Airport Authority's green credentials may never take off
Hong Kong's green groups are planning on sending a joint letter to the Airport Authority asking it to conduct a social return on investment study (SROI). The letter will note that at the Environmental Policy Forum organised by environmental groups ahead of the chief executive's election, Leung Chun-yin supported conducting social and environmental cost assessments for economic development and large infrastructure projects such as the third runway. It will also note that the Legco environmental affairs panel unanimously passed a motion on April 23 demanding an SROI, strategic impact assessment and carbon audit be conducted before the runway is built. The letter will invite the authority to respond, possibly, within two weeks. If it decides against the SROI, the green groups say they will boycott the focus groups that the authority wants to set up as part of its environmental impact assessment process. This would be a blow for the authority since in the press release that accompanied the publication of its project profile, it makes great play of involving green groups in the EIA process.
So far the authority has said nothing on the subject other than respond to a query from Lai See in which it said it would comply with the law. Since it is not legally required to conduct an SROI study, we took that as a no. The authority has backed itself into an awkward corner because while it is refusing to conduct an SROI, which is considered best practice by organisations such as the World Bank, a few weeks ago it pledged to make itself the 'greenest airport in the world'. Unless it treads carefully it will find itself undertaking the massive project without the support of the green organisations. This may not have mattered a few years ago, but the political climate has changed and the signs are that environmental issues will play a more important part in C.Y.'s thinking than they ever did under Donald Tsang Yam-kuen.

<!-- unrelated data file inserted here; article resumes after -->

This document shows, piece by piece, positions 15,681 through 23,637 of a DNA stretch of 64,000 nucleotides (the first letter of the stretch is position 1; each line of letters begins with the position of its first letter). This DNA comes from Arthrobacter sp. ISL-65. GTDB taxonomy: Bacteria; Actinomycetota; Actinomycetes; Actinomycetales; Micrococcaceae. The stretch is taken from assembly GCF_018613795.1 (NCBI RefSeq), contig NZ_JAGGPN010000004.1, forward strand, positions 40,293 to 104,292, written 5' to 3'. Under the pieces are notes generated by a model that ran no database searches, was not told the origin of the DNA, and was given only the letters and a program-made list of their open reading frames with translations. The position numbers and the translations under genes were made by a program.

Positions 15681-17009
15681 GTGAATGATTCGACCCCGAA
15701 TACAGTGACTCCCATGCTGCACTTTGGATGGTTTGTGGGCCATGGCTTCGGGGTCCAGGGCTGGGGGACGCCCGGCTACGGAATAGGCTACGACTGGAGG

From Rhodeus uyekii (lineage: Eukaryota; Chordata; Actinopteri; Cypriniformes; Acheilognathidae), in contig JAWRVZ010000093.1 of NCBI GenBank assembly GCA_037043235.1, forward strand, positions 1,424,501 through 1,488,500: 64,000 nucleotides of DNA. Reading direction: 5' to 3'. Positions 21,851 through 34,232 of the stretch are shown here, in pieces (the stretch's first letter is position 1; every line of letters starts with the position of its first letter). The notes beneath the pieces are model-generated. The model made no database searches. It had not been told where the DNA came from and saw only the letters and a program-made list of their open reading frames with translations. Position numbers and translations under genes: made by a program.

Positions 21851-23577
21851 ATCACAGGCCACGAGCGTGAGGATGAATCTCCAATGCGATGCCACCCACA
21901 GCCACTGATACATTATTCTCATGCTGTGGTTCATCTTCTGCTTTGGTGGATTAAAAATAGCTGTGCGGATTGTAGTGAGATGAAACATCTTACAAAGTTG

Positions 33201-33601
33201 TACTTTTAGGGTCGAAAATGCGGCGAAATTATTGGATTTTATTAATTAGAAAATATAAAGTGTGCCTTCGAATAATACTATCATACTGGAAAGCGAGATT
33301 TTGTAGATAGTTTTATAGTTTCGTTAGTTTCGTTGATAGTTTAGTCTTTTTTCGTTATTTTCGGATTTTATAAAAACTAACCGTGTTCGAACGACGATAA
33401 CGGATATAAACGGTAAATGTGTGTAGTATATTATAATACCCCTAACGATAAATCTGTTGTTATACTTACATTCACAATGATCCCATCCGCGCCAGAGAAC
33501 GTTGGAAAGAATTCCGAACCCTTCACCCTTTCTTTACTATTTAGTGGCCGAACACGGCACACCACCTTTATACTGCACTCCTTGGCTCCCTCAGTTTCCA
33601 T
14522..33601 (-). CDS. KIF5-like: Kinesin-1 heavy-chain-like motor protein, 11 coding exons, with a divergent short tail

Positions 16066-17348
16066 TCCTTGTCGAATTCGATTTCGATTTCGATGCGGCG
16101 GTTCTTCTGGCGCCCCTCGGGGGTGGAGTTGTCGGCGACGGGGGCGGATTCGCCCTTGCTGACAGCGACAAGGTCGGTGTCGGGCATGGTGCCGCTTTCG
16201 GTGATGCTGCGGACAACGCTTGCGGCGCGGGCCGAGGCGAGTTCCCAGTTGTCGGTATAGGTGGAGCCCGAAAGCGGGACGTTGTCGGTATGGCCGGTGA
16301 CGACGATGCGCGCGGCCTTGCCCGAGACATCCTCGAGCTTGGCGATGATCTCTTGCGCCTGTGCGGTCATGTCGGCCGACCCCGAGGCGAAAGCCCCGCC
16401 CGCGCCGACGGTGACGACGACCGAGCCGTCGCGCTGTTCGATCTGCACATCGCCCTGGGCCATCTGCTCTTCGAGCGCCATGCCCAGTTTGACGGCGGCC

A man who calls it Squits
The inaugural annual forum of the Fung Global Institute Asia-Global Dialogue was yesterday graced by Sir Howard Davies. He's a former deputy governor of the Bank of England and until last year director of the London School of Economics when he resigned after it emerged the university had accepted ?00,000 from a foundation run by Saif, son of former Libyan leader Muammar Gaddafi.
He has uttered some memorable bons mots in public. Two years ago he described Europe as a 'lost continent'. He tartly observed recently that 'there have been more lunches than agreements, to solve the European debt crisis'. There was more in this vein yesterday.
First he tackled semantics, telling us: 'The US has all of these phrases such as 'going forward', which people think means being better, and there's a 'like' in every sentence. Now Europe has its own set of words: 'Spanic', 'Squits', 'Spandamonia',' all obviously referring to Spain. Moving on, he asserted that there hadn't been a bank run in Europe for 150 years, observing that while it's not rational to start one, it's 'rational to join in when it's under way'.
Hedging their bets
Forbes has an intriguing piece on hedge funds and private equity companies. It notes that clients sign non-disclosure agreements to keep investment results secret, and compare their performance to themselves instead of the broader stock indexes. 'Nobody knows how much that performance is skewed upward by 'survivor bias' because hedge funds have a habit of shutting down after a bad year instead of continuing on to drag the averages down,' it says. Forbes also reports on another dirty secret of that industry. A report based on new data requested by the SEC shows that one in nine advisers to private funds have a 'significant adverse regulatory event' ranging from a regulatory violation to a felony conviction in the past 10 years.
What's sauce for the goose...
Bank of Italy governor Ignazio Visco is red faced after being caught out over pay. Bloomberg reports that Visco, who called on bank executives on Thursday to cut their pay, earns about twice as much as his predecessor, European Central Bank President Mario Draghi. Visco's annual salary amounts to Euro757,714 (HK$7.23 million), according to the Bank of Italy's yearly report. Poor old Draghi is having to scrape buy on a meagre Euro371,000, not including the use of an ECB residence in Frankfurt, according to the ECB. 'The present level of labour costs is unlikely to be compatible with the prospective growth of the Italian banking system,' Visco thundered in a recent speech. 'The compensation of directors and top managers too must reflect the objective of containing costs.'